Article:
Dumgoyne - 427m
Garloch Hill (top) - 543m
Earl's Seat - 578m

Sunday 10th January 2010

Weather/Conditions: Sunny and quite windy up high. Plenty of snow but lying in layers. Witnessed my first ever avalanche which I set off.
Distance/Ascent/Time: 10.3km / 750m / 5h 40m
Accompanying: Ian

A great walk with Ian, who I met through scottishhills.co.uk.

Dumgoyne and Earl's Seat

Having met in Strathblane, we headed up Dumgoyne first and then across to Earl's Seat. It would turn out to be a fine winters day on the Campsie Fells during a spell of cold weather that had already lasted nearly a month. Snow conditions weren't prime but it wasn't a big problem. There were plenty of others out that had broken trail already.

But Dumgoyne was extremely crowded. It was a social hill and a lot of people were out on it's flanks today in the winter sun. And I was delighted to discover that Ian climbed local hills, did Munros, Corbetts, rock climbed, read The Angry Corrie and delved into accounts of Himalayan mountaineering all like myself. I don't think I'd ever met someone that I could draw as many parallels to me. Either people only rock climb, don't read climbing books at all or only climb Munros. It had turned out to be a great day.

Once we'd climbed Dumgoyne, we descended from the windy summit via. the gully on the north slopes. I usually ascend this way, but it was different to climb in the top and emerge at the bottom. Then we headed towards a well beaten track that would take us over Garloch Hill, Bell Craig and the Ballagan Tops to the final destination, Earl's Seat.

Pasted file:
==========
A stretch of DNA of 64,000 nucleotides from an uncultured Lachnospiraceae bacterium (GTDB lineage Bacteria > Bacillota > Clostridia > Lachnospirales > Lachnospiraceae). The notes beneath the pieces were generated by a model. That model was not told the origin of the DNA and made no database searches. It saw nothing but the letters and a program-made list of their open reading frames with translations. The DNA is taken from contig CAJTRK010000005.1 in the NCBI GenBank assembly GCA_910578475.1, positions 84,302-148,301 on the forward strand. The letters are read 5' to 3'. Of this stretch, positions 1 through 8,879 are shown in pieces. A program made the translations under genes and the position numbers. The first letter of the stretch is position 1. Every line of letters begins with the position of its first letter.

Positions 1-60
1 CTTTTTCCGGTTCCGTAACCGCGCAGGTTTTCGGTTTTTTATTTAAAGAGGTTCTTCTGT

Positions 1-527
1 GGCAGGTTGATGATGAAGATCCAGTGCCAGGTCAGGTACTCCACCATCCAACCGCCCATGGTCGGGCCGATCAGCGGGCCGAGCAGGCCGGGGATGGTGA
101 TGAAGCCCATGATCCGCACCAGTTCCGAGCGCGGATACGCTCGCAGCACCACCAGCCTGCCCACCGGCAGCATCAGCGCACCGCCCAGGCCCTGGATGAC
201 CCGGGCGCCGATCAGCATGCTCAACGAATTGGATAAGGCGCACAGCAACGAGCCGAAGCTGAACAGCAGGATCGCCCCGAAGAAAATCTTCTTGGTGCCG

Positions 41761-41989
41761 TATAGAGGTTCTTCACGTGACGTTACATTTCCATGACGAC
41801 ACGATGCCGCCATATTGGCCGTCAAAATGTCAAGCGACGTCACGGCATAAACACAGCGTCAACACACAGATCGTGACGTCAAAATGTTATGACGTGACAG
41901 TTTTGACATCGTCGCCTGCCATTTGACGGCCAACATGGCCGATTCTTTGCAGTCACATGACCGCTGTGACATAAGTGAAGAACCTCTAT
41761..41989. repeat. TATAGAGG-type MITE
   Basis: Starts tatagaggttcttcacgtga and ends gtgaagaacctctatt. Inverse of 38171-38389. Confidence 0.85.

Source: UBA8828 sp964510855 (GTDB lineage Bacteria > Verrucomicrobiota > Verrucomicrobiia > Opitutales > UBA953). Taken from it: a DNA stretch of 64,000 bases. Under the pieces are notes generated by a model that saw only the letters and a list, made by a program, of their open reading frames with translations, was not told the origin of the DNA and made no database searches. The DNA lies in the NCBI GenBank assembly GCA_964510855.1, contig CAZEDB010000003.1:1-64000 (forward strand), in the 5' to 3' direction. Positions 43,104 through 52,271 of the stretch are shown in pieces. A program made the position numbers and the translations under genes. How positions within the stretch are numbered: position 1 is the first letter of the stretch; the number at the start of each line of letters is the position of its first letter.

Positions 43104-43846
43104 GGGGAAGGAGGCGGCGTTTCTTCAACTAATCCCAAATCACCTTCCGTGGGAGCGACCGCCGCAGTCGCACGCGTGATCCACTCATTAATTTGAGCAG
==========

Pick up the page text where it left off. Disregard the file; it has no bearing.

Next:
It was also busy beyond Garloch Hill, but the snow was deep, and the wind had sculpted fine snow structures and formed wind slab on south facing slopes. We arrived at Earl's Seat without hitch, it being my third time up here, the first time to have good views. They were the most extensive views I'd seen from it's summit. I took a panorama and then we spent five more minutes on top. The Campsie Fells have real quality to them when the snow is down and when the wind blows spindrift about and the sun reflects off icy plateaux, it looks even better.

Descent and Avalanche

On the way back to the car though the real excitement of the day happened. We'd ended up walking out onto deeper snow, that had been deposited by the wind. This is known as wind slab and it's not good to walk onto. I went one step too far out then my foot to dislodged the bank of snow and before I knew what was going on, snow was rushing away between my feet. I heard a hissing sound and looked back as the snow shuffled down the slopes, spilling away like water. It stopped at the bottom, set into it's new form, and all was quiet just as if it hadn't even begun.

It didn't lift me off my feet, it wasn't big enough. But I felt the adrenaline surging and had learnt the reality of avalanches. These are all things I knew, but things I now appreciate much more. They are damn scary for one, and when they come, they'll just begin. No warning, no prompt. I knew the nature of the slopes I was walking onto, but I went anyway. Don't be a fool and do that, the only way to avoid them is to heed the warning signs and steer clear. And they have a life of their own too. That's the creepiest part.

The irony in all this was that we'd discussed a few minutes previously the fact we'd both never seen one in the mountains. But there it was, my first avalanche. Hopefully the second doesn't happen too soon.

But that was the days adventures done. A quick descent alongside Dumgoyne brought us to the distillery slopes and we bum slid/walked back to the car.

360˚ Panorama

Earl's Seat
Times (Time relative to 0.00)
(0.00) 10.15am Glengoyne Distillery
(1.25) 11.40am Dumgoyne
(2.55) 1.10pm Garloch Hill
(3.45) 2.00pm Earl's Seat
(5.40) 3.55pm Glengoyne Distillery

Written: 2010-01-14-ish